32% Skill level

    Bringing people together and trying to sort out their differences.

  16. Persuasion

    32% Skill level

    Talking people into changing their minds or their behaviour.

  17. Judgment and decision making

    30% Skill level

    Figuring out the pros and cons of different options and choosing the best one.

  18. Complex problem solving

    30% Skill level

    Noticing a problem and figuring out the best way to solve it.

  19. Learning strategies

    30% Skill level

    Figuring out the best way to teach or learn something new.

  20. Operation monitoring

    27% Skill level

    Watching gauges, dials, or other indicators to make sure a machine is working properly.

Abilities

Workers use these physical and mental abilities.

  1. Oral comprehension

    54% Skill level

    Listen to and understand what people say.

  2. Oral expression

    50% Skill level

    Communicate by speaking.

  3. Near vision

    46% Skill level

    See details that are up-close (within a few feet).

  4. Speech clarity

    46% Skill level

    Speak clearly so others can understand you.

  5. Speech recognition

    46% Skill level

    Identify and understand the speech of another person.

  6. Written comprehension

    45% Skill level

    Read and understand written information.

  7. Written expression

    43% Skill level

    Write in a way that people can understand.

  8. Categorising

    43% Skill level

    Come up with different ways of grouping things.

  9. Problem spotting

    43% Skill level

    Notice when something is wrong or is likely to go wrong, even if you can't solve the problem.

  10. Deductive reasoning

    41% Skill level

    Use general rules to find answers or solve problems logically.

  11. Inductive reasoning

    41% Skill level

    Use lots of detailed information to come up with answers or make general rules.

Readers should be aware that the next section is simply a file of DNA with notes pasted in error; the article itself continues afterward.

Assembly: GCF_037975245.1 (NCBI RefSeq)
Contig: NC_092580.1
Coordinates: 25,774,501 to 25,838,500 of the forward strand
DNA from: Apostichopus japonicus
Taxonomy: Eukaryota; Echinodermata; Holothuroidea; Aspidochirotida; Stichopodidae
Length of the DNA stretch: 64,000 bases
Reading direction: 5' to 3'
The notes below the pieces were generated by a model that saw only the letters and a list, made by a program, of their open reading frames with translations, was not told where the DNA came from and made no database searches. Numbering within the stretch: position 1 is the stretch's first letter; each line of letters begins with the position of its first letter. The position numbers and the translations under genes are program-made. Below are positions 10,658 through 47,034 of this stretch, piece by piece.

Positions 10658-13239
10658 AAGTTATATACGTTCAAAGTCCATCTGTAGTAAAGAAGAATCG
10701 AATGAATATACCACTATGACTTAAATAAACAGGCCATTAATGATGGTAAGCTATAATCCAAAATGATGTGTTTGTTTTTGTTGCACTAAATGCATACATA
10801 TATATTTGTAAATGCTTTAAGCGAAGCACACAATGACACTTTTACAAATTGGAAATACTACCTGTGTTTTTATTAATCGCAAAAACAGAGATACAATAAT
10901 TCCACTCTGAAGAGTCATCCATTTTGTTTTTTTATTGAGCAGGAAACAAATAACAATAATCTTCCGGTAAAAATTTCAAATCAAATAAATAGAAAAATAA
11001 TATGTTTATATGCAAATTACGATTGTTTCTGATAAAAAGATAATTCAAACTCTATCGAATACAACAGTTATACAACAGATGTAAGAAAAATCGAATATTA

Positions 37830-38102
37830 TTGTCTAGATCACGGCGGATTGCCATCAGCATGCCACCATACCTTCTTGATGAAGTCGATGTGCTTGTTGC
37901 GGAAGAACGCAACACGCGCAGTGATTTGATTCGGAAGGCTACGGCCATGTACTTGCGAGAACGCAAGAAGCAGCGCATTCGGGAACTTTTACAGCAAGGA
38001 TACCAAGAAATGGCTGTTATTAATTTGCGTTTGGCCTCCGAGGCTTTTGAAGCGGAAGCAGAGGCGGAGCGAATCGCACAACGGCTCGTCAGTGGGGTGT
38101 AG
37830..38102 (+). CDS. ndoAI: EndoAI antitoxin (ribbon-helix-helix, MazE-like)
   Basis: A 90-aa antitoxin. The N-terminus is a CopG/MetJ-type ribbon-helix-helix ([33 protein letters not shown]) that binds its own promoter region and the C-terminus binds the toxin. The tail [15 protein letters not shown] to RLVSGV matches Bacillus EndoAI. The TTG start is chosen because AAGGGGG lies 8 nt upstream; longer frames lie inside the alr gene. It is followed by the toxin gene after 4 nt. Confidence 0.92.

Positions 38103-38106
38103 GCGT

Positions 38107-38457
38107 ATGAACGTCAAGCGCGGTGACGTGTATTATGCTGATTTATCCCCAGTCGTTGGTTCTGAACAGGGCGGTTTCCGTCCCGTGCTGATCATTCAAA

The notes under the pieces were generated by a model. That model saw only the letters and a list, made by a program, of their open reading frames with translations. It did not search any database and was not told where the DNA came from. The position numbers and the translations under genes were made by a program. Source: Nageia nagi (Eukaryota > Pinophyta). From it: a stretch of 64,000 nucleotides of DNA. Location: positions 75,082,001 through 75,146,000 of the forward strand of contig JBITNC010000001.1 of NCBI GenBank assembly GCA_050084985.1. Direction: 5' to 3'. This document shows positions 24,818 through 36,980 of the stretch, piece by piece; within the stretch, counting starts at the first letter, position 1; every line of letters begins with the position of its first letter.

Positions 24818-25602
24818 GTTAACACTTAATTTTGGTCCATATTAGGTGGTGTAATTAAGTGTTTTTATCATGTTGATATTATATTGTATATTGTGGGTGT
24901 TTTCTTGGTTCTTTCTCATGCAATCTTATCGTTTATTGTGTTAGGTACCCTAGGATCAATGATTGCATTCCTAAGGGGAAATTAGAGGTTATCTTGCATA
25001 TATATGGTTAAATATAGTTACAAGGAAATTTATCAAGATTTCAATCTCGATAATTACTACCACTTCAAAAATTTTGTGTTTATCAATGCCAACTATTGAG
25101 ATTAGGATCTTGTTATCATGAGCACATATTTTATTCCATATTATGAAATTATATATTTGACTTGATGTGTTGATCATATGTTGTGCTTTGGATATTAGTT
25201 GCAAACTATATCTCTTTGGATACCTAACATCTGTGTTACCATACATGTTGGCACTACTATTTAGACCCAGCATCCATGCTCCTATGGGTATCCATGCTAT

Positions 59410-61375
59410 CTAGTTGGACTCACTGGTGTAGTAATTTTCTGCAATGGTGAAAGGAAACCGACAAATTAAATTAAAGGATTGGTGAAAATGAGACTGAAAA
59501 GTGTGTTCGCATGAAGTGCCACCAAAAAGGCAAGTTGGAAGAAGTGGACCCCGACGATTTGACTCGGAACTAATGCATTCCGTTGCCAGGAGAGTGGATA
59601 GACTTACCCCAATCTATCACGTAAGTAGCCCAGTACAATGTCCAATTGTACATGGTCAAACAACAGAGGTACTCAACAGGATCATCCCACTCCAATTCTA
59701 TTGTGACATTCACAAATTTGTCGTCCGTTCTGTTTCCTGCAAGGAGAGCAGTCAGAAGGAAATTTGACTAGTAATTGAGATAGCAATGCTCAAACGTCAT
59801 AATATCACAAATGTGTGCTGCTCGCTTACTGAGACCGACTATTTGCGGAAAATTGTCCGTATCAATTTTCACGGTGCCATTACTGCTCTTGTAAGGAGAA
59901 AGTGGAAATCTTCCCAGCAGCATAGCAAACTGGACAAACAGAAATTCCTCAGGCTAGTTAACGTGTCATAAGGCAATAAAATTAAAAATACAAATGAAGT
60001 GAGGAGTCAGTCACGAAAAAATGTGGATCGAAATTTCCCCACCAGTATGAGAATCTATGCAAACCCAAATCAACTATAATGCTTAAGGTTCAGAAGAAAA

12. Sorting or ordering

    41% Skill level

    Order or arrange things in a pattern or sequence (e.g., numbers, letters, words, pictures, mathematical operations).

  13. Flexibility of closure

    37% Skill level

    See a pattern (a figure, object, word, or sound) hidden in other distracting material.

  14. Selective attention

    37% Skill level

    Pay attention to something without being distracted.

  15. Working with numbers

    37% Skill level

    Add, subtract, multiply, or divide.

  16. Mathematics

    37% Skill level

    Choose the right maths method or formula to solve a problem.

  17. Perceptual speed

    37% Skill level

    Use your eyes to quickly compare groups of letters, numbers, pictures, or other things.

  18. Finger dexterity

    34% Skill level

    Put together small parts with your fingers.

  19. Brainstorming

    34% Skill level

    Come up with a number of ideas about a topic, even if the ideas aren't very good.

  20. Multitasking

    34% Skill level

    Do two or more things at the same time.

Activities

These are kinds of activities workers regularly do in this job.

  1. Building good relationships

    68% Skill level

    Building good working relationships and keeping them over time.

  2. Planning and prioritising work

    62% Skill level

    Deciding on goals and putting together a detailed plan to get the work done.

  3. Communicating within a team

    56% Skill level

    Giving information to co-workers by telephone, in writing, or in person.

  4. Researching and investigating

    54% Skill level

    Looking for, getting and understanding different kinds of information.

  5. Documenting or recording information